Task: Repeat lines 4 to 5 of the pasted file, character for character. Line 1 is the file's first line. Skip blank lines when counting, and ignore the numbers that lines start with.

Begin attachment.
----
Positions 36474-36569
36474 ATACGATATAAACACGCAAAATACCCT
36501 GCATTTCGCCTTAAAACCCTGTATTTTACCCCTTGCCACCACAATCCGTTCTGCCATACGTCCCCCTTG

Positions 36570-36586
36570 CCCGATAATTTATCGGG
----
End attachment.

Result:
Positions 36570-36586
36570 CCCGATAATTTATCGGG